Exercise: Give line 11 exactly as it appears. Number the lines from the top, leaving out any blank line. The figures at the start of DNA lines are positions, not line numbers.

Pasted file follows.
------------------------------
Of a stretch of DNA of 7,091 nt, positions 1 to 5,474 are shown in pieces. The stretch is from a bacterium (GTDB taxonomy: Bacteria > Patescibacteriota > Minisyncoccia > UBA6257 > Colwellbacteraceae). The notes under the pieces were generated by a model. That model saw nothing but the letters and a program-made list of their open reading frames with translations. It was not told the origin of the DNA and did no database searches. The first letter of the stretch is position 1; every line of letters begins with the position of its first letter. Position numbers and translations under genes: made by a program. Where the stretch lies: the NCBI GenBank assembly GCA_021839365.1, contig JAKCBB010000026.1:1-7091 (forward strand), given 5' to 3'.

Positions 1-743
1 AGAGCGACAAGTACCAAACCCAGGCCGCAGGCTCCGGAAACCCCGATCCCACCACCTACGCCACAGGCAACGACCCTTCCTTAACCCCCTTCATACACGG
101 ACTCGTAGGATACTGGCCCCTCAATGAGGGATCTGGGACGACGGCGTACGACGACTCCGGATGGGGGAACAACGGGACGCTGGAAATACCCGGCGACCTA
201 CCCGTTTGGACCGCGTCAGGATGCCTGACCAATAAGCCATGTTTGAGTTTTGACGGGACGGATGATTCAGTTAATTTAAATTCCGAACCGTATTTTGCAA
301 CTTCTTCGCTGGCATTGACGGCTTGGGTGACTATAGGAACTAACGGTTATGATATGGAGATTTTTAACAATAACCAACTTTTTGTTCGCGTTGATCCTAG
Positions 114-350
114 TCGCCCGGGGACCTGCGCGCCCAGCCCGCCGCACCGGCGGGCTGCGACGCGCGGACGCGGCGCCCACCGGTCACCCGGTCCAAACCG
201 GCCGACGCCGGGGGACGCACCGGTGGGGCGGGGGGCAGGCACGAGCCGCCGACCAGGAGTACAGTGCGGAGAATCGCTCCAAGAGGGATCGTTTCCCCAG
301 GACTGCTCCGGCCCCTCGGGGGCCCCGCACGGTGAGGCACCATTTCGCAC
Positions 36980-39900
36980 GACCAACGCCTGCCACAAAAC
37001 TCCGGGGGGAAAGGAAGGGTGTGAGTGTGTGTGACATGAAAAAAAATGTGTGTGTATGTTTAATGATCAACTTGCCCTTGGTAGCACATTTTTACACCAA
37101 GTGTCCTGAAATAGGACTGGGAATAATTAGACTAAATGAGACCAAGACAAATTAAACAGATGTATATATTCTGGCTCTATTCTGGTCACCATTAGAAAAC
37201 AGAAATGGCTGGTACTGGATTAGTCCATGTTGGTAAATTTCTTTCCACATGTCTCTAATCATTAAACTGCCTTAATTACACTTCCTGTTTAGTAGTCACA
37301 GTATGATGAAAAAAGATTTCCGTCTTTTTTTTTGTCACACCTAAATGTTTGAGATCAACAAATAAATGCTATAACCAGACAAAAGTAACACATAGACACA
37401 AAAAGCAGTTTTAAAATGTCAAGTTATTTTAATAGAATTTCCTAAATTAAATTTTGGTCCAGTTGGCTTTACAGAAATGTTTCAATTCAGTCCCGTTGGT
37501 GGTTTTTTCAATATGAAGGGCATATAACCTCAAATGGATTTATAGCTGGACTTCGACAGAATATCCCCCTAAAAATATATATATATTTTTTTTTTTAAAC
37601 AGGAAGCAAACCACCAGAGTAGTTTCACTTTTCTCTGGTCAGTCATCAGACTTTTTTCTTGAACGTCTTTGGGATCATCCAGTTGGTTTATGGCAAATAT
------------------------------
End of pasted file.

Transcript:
Positions 36980-39900